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Revealing the Books of Secrets

By David Rankine

Over the last thousand years there have been several distinct streams of Western magical practice. Running parallel are the Grimoires, which focus on preparation and complex procedures to produce effective communication and interaction with spiritual beings, and the Books of Secrets, full of simple techniques using easily available ingredients. Both of these traditions have influenced many of the more recent magical traditions and practices that have developed in recent centuries, from Wicca and the Golden Dawn to Voodoo and Hoodoo. However, until recently the importance of the early Book of Secrets tradition has been largely ignored.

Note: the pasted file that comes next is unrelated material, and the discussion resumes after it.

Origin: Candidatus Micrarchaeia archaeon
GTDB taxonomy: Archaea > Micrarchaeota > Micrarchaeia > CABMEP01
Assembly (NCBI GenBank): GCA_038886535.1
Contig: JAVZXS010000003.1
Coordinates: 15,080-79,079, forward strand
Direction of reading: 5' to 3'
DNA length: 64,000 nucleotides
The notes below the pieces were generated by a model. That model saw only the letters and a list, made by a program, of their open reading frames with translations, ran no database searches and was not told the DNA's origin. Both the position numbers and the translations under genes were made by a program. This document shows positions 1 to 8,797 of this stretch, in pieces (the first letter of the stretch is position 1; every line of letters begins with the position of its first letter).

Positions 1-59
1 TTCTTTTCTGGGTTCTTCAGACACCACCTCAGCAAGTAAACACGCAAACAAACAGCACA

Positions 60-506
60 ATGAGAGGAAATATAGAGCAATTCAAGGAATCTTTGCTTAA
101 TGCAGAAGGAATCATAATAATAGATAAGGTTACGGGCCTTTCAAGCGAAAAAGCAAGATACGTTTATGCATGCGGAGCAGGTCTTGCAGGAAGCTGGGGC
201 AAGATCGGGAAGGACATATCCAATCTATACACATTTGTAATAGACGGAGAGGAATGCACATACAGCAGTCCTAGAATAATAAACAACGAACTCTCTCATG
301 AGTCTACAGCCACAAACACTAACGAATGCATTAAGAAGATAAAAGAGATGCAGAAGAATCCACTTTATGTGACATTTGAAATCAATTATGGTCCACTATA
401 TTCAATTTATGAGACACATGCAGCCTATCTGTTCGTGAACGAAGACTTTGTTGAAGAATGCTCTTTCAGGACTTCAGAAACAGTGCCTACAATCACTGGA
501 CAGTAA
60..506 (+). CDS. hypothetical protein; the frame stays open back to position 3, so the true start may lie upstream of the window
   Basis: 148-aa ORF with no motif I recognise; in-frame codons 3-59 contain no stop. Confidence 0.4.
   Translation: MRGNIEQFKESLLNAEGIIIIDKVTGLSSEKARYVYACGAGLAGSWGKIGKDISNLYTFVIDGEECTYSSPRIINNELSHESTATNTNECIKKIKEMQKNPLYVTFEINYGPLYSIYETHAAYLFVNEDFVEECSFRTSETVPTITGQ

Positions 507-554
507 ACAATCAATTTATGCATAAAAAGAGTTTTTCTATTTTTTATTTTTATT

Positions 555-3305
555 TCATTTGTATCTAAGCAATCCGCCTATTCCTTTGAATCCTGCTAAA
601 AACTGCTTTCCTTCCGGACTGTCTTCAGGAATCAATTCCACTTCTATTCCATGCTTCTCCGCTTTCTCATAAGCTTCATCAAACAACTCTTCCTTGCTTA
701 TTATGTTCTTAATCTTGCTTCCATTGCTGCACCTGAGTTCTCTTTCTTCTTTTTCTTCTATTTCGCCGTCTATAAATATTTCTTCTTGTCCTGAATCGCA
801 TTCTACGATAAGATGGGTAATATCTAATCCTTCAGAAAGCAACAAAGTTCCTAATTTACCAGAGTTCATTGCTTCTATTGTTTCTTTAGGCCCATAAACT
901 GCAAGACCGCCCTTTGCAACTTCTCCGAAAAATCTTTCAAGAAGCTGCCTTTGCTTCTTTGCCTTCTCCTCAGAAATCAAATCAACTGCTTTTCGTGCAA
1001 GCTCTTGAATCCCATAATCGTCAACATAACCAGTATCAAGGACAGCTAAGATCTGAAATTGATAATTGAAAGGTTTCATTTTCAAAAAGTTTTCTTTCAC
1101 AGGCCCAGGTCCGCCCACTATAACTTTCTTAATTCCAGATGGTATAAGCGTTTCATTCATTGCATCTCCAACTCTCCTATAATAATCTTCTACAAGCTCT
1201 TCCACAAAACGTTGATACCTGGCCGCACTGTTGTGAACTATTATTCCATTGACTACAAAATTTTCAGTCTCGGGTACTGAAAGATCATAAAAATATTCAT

In some respects the Books of Secrets can be seen as being more important than the Grimoires. The Grimoires were hand-copied manuscripts, sold and traded amongst the wealthy, literate classes, whereas Books of Secrets were cheaply printed and widely distributed. The most famous Book of Secrets, an Italian work by Alessio Piemontese (called Secreti) was published in 104 editions in nine European languages between 1555 and 1699. These books were amongst the early best-sellers, and contained not only magical charms and spells but also a diverse spectrum of useful remedies and tips, from medical and gardening hints to cosmetics and metalwork. Such books sold not only to the middle classes, but also at village fairs and wherever an audience could be found.

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